Considering different teaching styles is important because everyone has a different learning style too. If you want to engage students and increase participation and retention, it’s important to consider different approaches that will resonate with them. Those various approaches will also help you get through to them.
Plus, depending on what you’re teaching, different subject matters are better suited for certain teaching styles. While most teachers have a personal model, it’s important to be flexible and try different teaching styles to find an approach that will reach all of the needs of your current and potential students.
The relationship between a teacher and student is a special one. Think back to one of your favorite teachers growing up. What was something you loved most about them? Maybe it was how they encouraged or challenged you, or perhaps it was their passion for the material. Whatever it was about the style the teacher presented that landed for you, chances are their approach to teaching was compatible with your learning style.
Some common student learning styles include:
- Audio learners: These people retain information best by hearing it.
- Visual learners: These students retain information best by seeing it.
- Kinesthetic learners: Those who learn best this way retain information best by doing or moving their bodies.
To accommodate these different learning styles, an effective teaching style would incorporate a blend of audio (i.e. lecture), visual (i.e. presentation), and kinesthetic (i.e. hands-on activity) materials and/or exercises.
Here’s your guide to creating your course curriculum. Use this worksheet to use to outline and write your curriculum for your course.
Creating a space for learning
For effective teaching to occur, students should ideally feel encouraged, respected, and acknowledged. We can’t always guarantee our classroom—whether physical or virtual—is a safe space. That’s because as teachers, we don’t always know what personal experiences students have gone through. But what we can offer is a brave space for learning, as Micky ScottBey Jones describes.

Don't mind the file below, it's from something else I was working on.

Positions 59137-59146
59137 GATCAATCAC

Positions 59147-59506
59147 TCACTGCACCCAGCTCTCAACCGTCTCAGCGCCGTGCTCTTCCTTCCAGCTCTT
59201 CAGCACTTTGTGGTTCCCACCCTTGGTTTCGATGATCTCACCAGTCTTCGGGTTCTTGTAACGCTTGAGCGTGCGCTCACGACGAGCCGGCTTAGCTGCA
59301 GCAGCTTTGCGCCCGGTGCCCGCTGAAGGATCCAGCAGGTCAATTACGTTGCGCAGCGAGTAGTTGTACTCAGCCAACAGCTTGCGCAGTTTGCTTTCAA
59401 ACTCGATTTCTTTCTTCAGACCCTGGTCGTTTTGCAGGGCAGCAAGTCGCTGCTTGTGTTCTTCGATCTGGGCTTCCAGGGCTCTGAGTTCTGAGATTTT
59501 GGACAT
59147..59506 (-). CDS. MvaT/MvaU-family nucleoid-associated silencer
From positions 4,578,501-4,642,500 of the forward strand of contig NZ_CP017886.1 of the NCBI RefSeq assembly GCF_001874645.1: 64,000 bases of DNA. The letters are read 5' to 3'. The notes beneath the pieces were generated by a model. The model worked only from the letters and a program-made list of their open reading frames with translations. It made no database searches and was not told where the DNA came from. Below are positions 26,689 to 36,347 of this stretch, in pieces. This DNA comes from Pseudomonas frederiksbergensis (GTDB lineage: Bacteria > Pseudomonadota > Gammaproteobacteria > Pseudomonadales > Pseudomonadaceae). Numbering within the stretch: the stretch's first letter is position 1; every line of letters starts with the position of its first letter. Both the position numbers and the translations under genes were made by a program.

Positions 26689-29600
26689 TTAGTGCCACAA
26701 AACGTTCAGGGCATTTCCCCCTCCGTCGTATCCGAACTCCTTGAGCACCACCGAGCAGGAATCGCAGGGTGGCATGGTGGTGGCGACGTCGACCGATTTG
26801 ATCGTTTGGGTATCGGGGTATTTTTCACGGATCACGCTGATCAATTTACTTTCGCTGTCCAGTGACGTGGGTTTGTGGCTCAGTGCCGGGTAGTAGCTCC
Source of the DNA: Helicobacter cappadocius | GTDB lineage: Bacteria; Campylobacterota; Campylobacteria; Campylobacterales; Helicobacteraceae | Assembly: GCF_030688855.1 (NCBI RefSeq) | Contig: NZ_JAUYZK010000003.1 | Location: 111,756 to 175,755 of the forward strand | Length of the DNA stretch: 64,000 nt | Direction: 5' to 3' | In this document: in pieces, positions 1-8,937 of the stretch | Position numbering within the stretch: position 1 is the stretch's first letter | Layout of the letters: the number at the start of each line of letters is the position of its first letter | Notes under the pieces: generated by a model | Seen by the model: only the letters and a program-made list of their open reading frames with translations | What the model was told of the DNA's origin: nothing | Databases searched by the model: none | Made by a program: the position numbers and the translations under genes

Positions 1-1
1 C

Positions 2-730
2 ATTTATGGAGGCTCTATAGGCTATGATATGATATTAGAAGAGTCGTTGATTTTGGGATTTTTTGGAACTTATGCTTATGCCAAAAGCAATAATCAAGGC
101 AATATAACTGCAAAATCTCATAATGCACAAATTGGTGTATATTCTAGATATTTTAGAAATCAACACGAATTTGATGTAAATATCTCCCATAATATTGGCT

It’s important to understand that if a student feels put down or shamed during their learning process, the part of their brain that retains information shuts down. They actually can’t learn in that type of environment. This is perhaps not as common in online learning spaces, but certainly, something to be aware of. Especially for teachers who lean more toward authoritative styles, which we’ll cover below.
Before we dive into various teaching styles, as well as the pros and cons for each of them, let’s look at two different approaches to teaching:
1. Teacher-centered approach
Imagine walking (or tuning) into a class, and the teacher follows their lesson plan to a tee, never going off script. They take on the role of authority. Passing on information through direct instruction, while students merely listen and absorb. This is an example of a teacher-centered approach to teaching. While this type of teaching is generally considered the most traditional, it isn’t necessarily always the most effective.
2. Student-centered approach
On the other hand, you have a student-centered approach. For this one, imagine you walk (or tune) into a class, and the teacher checks in with their students to see where everyone is at. They ask if anyone has any questions and connects with the class to start. Then, the teacher tailors class time to meeting students where they are. This is an example of a student-centered approach to teaching. This offers space for building trust and fostering connections with students.